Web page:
Comment author: ciphergoth 06 February 2011 11:26:34PM 0 points [-]

To be clear, this is almost the same as the formula you gave; I'm just using the log odds ratios formulation of Bayes theorem

LOR(X|E) = LOR(X) + log(P(E|X)) - log(P(E|NOT X))

where LOR(X) = log(P(X)/P(¬X))

in other words LOR(X|E) - LOR(X) = log(P(E|X)) - log(P(E|NOT X)) the log-likelihood ratio, the weight of evidence you need to update from one to the other.

Comment author: WrongBot 06 February 2011 12:26:07AM 0 points [-]

This comment motivated me to update my blog again, which I am quite grateful for. Has that showed up in your RSS?

My earlier blog posts were eaten when I screwed up the transfer of the site to Wordpress. I wasn't terribly happy with them in any case, but you're not the first person to indicate that they were better than I thought.

Comment author: datadataeverywhere 07 February 2011 07:47:24PM 0 points [-]

It didn't; I'm sure RSS also broke during the site transfer. I re-subscribed, and I suspect everything will work again. The re-subscription at least retrieved your two current posts. I really did find your earlier writings interesting and enjoyable. I'm not sure I necessarily need them reposted (I wouldn't classify them as reference material for re-review), but more like that would be appreciated.

Comment author: Nick_Tarleton 03 February 2011 09:22:03AM *  3 points [-]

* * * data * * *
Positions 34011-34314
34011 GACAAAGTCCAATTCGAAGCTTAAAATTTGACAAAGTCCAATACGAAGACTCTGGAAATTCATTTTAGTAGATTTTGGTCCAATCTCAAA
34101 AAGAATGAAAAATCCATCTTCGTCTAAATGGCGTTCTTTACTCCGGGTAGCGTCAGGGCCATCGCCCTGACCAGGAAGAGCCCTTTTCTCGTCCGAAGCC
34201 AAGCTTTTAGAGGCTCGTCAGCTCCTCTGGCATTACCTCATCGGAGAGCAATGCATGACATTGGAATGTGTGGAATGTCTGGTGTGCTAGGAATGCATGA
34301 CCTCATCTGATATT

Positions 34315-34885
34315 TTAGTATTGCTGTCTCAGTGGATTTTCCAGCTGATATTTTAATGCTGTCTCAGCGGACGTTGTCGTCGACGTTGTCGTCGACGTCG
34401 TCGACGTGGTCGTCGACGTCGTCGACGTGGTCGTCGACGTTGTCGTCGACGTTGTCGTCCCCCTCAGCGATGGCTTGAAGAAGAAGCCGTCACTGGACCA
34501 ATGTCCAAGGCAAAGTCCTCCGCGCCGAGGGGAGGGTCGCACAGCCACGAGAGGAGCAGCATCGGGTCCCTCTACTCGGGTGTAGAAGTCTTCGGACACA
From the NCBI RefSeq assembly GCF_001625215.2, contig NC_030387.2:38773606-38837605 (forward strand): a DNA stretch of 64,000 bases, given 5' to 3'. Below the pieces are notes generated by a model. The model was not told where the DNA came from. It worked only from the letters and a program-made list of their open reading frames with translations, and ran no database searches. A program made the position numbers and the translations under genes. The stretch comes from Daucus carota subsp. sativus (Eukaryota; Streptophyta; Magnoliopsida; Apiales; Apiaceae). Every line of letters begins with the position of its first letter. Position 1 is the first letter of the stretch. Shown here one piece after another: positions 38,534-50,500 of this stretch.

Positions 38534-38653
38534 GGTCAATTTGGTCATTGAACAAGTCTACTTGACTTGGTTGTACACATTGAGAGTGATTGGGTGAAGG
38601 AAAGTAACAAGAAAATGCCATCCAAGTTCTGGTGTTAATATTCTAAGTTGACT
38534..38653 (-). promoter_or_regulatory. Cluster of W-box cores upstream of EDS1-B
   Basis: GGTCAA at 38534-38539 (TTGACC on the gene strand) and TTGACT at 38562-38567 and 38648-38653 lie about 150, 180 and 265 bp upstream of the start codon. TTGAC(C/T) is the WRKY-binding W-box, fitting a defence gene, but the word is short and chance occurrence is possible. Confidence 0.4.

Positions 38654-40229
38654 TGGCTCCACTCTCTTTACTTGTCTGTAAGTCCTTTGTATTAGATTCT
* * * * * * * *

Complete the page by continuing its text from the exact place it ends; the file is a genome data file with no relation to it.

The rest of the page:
Note that naturalistic neopaganism exists.

Comment author: ciphergoth 04 February 2011 08:13:50AM 2 points [-]

Looks like a failure of relinquishment to me. Are there any naturalistic neopagans who are not former non-naturalistic neopagans?

Comment author: Nick_Tarleton 04 February 2011 08:23:33AM *  4 points [-]

I don't see where you're coming from — the essay I linked seems to make it extremely clear that its author was never a non-naturalist.

Comment author: ciphergoth 04 February 2011 04:57:24PM 2 points [-]

Ah, got the wrong end of the stick from a skim read - thanks!

Comment author: Blueberry 04 February 2011 08:24:12AM 1 point [-]

Are there any naturalistic neopagans who are not former non-naturalistic neopagans?

I think I would fall in that description. I see (and have always seen) my neopaganism as a philosophical expression of humor and absurdism.

Comment author: TheOtherDave 04 February 2011 03:56:53PM 0 points [-]

Yes, many. Indeed, there are naturalistic neopagans who were not formerly neopagans at all, of any sort.

Comment author: MBlume 04 February 2011 08:46:07AM 0 points [-]

Ah. Thank you for that =)

Comment author: MBlume 04 February 2011 07:20:19AM 1 point [-]

My experience was that being a sorta-halfway-decent-rationalist was part of what made it possible for me to do poly. I imagine there's others like me, but they'll already be rationalists (or have innately strong self-awareness skillsets and those may be good targets...). Others would have managed it using completely different sets of skills and I don't imagine they'd be any more interested in rationality than the mean.